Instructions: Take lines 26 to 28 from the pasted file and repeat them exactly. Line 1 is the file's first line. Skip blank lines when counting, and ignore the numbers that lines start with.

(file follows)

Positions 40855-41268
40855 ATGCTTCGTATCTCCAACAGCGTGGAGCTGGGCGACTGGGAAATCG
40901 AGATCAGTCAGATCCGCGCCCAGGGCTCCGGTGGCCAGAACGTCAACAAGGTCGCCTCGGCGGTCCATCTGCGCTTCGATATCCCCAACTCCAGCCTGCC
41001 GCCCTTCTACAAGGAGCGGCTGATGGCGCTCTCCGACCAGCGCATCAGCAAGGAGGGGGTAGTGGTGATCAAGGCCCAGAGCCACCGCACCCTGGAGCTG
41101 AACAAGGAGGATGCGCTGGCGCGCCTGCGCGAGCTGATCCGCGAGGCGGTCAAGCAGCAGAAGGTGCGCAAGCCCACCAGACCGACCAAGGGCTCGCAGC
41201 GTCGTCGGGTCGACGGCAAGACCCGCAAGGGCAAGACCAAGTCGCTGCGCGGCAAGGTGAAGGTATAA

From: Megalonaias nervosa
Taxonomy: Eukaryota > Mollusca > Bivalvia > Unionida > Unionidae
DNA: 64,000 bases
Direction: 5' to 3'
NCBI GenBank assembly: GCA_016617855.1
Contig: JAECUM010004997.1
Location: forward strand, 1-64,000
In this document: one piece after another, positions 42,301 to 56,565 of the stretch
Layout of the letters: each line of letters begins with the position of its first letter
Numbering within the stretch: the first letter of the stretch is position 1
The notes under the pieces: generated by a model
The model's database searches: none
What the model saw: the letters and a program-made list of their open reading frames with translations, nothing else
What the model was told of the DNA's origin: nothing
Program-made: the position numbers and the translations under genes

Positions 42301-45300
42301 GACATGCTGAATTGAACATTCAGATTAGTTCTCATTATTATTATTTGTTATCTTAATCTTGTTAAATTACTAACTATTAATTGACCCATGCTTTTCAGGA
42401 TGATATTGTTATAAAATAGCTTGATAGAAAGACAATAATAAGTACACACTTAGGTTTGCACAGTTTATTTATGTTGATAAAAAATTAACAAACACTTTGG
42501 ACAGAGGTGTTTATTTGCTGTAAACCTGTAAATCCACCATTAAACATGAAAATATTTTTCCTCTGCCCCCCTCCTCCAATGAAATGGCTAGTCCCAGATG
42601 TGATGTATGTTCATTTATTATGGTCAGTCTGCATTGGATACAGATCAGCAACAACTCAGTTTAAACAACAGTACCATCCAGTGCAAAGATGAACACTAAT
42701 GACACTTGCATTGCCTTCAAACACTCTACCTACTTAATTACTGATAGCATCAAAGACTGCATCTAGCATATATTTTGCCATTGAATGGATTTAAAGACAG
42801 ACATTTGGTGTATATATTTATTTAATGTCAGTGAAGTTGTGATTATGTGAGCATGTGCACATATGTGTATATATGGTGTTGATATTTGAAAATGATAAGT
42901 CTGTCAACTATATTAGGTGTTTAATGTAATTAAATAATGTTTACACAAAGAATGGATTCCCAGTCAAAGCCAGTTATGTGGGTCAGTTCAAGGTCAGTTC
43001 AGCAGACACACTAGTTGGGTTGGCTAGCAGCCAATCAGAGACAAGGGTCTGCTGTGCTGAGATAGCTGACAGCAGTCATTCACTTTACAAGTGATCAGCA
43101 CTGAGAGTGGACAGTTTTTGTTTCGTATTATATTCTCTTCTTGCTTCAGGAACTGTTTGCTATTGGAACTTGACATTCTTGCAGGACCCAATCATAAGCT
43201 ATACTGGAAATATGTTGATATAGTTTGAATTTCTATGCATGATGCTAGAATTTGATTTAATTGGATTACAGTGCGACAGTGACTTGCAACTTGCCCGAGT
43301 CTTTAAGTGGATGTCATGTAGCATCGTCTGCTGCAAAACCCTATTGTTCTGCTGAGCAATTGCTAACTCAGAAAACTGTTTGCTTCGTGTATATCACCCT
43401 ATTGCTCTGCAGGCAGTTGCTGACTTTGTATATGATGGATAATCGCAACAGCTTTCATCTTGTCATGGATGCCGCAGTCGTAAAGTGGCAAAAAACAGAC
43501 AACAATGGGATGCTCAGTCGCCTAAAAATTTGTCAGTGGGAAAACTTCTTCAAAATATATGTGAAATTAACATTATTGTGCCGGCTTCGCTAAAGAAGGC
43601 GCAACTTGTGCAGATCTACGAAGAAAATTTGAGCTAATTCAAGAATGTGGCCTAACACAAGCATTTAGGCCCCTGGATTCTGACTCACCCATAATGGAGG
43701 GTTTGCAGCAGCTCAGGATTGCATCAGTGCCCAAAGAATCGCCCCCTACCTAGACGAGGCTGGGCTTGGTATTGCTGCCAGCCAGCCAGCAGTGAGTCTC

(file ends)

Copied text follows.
42601 TGATGTATGTTCATTTATTATGGTCAGTCTGCATTGGATACAGATCAGCAACAACTCAGTTTAAACAACAGTACCATCCAGTGCAAAGATGAACACTAAT
42701 GACACTTGCATTGCCTTCAAACACTCTACCTACTTAATTACTGATAGCATCAAAGACTGCATCTAGCATATATTTTGCCATTGAATGGATTTAAAGACAG
42801 ACATTTGGTGTATATATTTATTTAATGTCAGTGAAGTTGTGATTATGTGAGCATGTGCACATATGTGTATATATGGTGTTGATATTTGAAAATGATAAGT